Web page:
Appalachian State pro day

MyQuon Stout, a former Appalachian State defensive lineman, runs through agility drills April 4 in front of pro football scouts and coaches at the university's Sofield Family Indoor Practice Facility.

BOONE — Appalachian State’s pro day wasn’t just MyQuon Stout’s chance to impress NFL scouts.

It also offered a break from the day job currently held by the former Mountaineers nose tackle.

App State’s recent batch of seniors returned to Boone on April 4 after more than three months of training throughout the southeast. But since the 2018 season ended with the Mountaineers' win in the New Orleans Bowl, Stout’s taken the that time to not only work out, but also set other groundwork if a career in professional football doesn’t pan out.

Stout has been a strength and conditioning temp at Louisville, working with former Appalachian strength and conditioning coach Mike Sirignano.

“I know you can’t play football forever,” Stout said after pro day. “So if I get a call, that’s a blessing, but if not, I got a job. I’ve been there working with the strength coach, working under Coach Mike. Kind of following in his footsteps, you know? Because he’s been pretty successful.”

Preparing for two potential futures has made for a busy few months for Stout. When he first arrived in Louisville and started working with players, Stout oversaw lifts throughout the day, beginning in the morning. Then, when his work day was finished, he had to work out himself.

After roughly a month of doing that, a change needed to be made to his schedule. It was too difficult to for him to lift after a full day of work. Stout then started showing up to the weight room at 4 a.m. before using the rest of the day to work with student-athletes, who started their workouts at 7 a.m.

“I wanted to put everything into it,” Stout said. “... So it’s actually helped me (become) a lot better. I feel a lot better.”


MyQuon Stout was the emotional centerpiece for the Appalachian State football's championship-winning teams.

Fortunately, Stout was familiar with that kind of schedule. During his senior season at App State, Stout was a student teacher. He would get up to work out with the Mountaineers’ first lift group of the day, which featured mostly freshmen. He would sprint to his school to teach and get back just before football practices started in the afternoon.

The frantic nature of his schedule helped him get through App State’s pro day, Stout said, where he weighed in 10 pounds heavier than his playing weight of 282 while still displaying his burst of speed.

“I felt like being on my feet all day is why I felt so comfortable moving around with my 292 pounds. You know what I’m saying?” Stout said. “While I was putting on that weight, I wasn’t just sitting down on the couch.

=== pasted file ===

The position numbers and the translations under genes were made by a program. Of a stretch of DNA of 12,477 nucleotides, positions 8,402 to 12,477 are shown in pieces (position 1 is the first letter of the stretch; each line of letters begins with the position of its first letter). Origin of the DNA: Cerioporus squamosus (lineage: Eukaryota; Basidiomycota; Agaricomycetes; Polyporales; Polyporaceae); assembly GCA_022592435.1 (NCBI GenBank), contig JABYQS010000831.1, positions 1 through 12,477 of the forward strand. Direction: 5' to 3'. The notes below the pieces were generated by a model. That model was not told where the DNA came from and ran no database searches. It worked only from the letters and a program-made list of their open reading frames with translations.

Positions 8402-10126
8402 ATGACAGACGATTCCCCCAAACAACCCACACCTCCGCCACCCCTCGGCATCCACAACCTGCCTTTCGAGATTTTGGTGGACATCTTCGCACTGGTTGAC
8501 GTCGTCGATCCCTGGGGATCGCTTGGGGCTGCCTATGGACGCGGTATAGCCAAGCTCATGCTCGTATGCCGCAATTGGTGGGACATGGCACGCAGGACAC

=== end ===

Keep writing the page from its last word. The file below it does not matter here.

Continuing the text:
“I was up on my feet working. Student teaching prepared me for where I’m at now.”

Stout was an emotional centerpiece for championship-winning teams. He mentioned throughout his career that he’d be open to coaching someday. With Louisville, he opted to go the strength-and-conditioning route instead of a grad-assistant coaching position due to the relationship he built with Sirignano.

“You get to see your position coach throughout the fall," Stout said. "But with your strength coach, you’re with him every day. That’s who’s getting you better, that’s who’s pushing you, develop you as a man and make you stronger.

“I came in at 232 pounds. I just weighed in at 292. And a lot of that is the program that I’ve been through. It’s more of an impact. He had more impact as a man because you know, I didn’t grow up — I didn’t have a dad, really. So seeing someone like him as a father figure, and how he treats Dom (Sirignano’s son), it kind of persuaded me more.”

Coastal Carolina Appalachian State

MyQuon Stout, a former Appalachian State defensive lineman, did 28 reps on the bench press and said he weighed 292 pounds at the Mountaineers' pro day. Stout said he weighed 232 pounds as a freshman.

Stout had a solid performance April 4 at Appalachian's pro day, completing 28 reps on the bench press and working through drills alongside former teammates in the App State indoor practice facility. He said he would be heading back to Louisville that weekend to get back to the grind.

The job, more than anything, has been enlightening to Stout. He can remember how he’d shake his head at some of the things Sirignano would say or tell him to do. But now, on the other end of the relationship and working with players around his age, Stout understands what it takes for a coach to make players better.

“Watching the guys on the other side, like the players and stuff like that, you can always go harder than what you think you can go,” Stout said. “Even when you’re tired, you can always push through. Push through and get more.”

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